Thursday, 12 February, 0830-1000

Session 7: Unconventional Field Development

Session Chairs: Warren Fernandes, Baker Hughes; Khalaf Al-Anezi, Kuwait Oil Company

With the unconventional resources playing an ever-expanding role around the world, including in the Middle East region, in the current and future supply of hydrocarbons, subsurface technologies play an important role in optimising reservoir/field development and recovery. The focus of this session is to use best practices, proven, and innovative, new technologies to mitigate the challenges faced during exploration, development and production for unconventional fields.

Integrating data from multiple sources supported by modelling in efficient and repeatable workflow, is key to understanding unconventional systems performance and optimising development. Case studies involving both production analyses and field diagnostics are especially useful, along with laboratory studies, and completion and reservoir modelling.

Mitigation of uncertainties during the different phases of the life cycle of the field is key to improving the economic viability of these reservoirs by enhancing the hydrocarbon recovery, for instance, through a better understanding of in-situ stress, hydraulic fracture system geometry, in-situ permeability, fracture conductivity over time, and more.


Panel Session: Integrated Field Development Strategies

Panel Moderators: Medhat Abdou, ADCO; Mohamed Abdulla Al-Marzooqi, ZADCO

The objective of field development strategies is to obtain the best techno-economic plan for hydrocarbon resource optimisation at all stages during the life of a field, extending from exploration, through to the later stage of appraisal, development, and production operations. The strategy of technical management of hydrocarbon resources is a challenging responsibility that confronts operating and service companies along with government authorities and NOCs. It is a multidisciplinary, integrated, synergistic activity which includes the joint efforts of geology and geophysics, reservoir and production engineering, drilling and well completion, facilities engineering, and economics and risk management. The goal is to identify the opportunity, analyse the alternative development options, plan for the effective handling of the interfaces between different elements of field development, optimise the development/re-development plan, and manage the field performance over its life cycle through reducing the uncertainty and building confidence on the optimal scenario chosen in the least amount of time and at the lowest cost. Analysis of key decision points and risks associated with them is key to assisting in the formulation of the optimum development strategies that minimise the impact of subsurface uncertainties. All these efforts require finding a trade-off between NPV, maximum recovery, operational flexibility, CAPEX versus OPEX profiles, technical options and financial risks.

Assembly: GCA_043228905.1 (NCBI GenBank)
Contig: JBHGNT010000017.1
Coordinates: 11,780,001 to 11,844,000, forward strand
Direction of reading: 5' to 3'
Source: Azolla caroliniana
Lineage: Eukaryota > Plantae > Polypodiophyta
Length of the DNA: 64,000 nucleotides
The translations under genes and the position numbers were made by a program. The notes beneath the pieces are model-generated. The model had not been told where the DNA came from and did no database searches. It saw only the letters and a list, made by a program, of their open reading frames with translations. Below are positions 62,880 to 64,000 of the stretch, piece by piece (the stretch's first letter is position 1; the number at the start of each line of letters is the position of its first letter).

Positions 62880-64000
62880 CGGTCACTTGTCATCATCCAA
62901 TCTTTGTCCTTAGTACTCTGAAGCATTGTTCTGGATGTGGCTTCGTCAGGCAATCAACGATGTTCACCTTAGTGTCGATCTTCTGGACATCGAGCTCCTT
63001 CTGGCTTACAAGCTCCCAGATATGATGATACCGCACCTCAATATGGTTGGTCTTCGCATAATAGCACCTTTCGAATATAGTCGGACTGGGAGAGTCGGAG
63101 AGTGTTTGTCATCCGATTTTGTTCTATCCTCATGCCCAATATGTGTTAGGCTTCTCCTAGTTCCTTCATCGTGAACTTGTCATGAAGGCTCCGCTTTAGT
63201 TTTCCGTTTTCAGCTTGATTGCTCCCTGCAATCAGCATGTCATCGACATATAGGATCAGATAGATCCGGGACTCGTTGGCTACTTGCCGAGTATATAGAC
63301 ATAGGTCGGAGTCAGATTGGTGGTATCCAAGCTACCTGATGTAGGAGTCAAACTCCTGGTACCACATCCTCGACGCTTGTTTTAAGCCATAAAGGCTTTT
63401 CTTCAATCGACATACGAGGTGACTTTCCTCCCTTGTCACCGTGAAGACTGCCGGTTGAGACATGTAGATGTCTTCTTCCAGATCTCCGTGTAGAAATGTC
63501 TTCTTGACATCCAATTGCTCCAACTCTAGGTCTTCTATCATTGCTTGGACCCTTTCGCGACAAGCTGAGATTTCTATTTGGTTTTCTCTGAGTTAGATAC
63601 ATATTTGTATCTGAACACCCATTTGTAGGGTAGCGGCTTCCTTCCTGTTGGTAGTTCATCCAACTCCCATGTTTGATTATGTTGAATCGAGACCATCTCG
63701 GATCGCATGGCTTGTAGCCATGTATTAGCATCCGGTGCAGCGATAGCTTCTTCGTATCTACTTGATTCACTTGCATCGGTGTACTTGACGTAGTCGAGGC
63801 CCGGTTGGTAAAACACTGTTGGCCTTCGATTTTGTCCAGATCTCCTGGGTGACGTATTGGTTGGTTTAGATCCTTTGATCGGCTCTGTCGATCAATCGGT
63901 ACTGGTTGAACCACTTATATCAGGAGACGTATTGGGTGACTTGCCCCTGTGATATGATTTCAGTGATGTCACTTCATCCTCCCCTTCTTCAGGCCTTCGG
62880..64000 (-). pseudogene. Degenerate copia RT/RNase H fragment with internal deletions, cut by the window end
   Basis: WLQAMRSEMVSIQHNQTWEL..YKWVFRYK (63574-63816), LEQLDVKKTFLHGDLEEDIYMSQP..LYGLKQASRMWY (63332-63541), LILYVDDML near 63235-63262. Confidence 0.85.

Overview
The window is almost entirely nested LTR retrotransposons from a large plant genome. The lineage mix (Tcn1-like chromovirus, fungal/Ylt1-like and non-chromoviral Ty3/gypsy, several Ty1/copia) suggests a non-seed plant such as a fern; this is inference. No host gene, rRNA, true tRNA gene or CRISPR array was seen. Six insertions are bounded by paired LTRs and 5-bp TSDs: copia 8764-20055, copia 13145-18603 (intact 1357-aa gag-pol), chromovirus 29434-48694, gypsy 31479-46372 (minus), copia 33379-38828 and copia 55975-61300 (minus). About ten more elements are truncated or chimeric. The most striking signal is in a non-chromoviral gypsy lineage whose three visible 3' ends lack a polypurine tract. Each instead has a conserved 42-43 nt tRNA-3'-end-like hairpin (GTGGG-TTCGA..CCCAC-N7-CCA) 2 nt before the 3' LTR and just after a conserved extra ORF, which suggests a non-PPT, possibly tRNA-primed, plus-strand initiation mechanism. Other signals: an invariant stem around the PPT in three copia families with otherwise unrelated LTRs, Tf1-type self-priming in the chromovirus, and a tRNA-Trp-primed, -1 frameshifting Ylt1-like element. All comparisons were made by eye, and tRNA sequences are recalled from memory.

The design and implementation of the development strategy requires a specific course of action depending on the state of the asset. While basic engineering design, and execution until the first oil, is necessary for green fields, reservoir boundary determination and production sustainment are key for the gold fields. Brown fields refer to those with production on the decline and they form about 60% of the current world production. Hence advances in arresting production decline including the implementation of infill well technologies, IOR, and EOR, continue to dominate the oil industry.

The focus of this session is to discuss and elaborate the best integrated field development practices including those for integrated workflows, the recent innovations and technological advances in field development strategies, methods of maximising the economic benefits from particularly upstream assets by optimising recovery while minimising CAPEX and OPEX, and rejuvenation and refurbishment of the mature fields using conceptual as well as field case studies.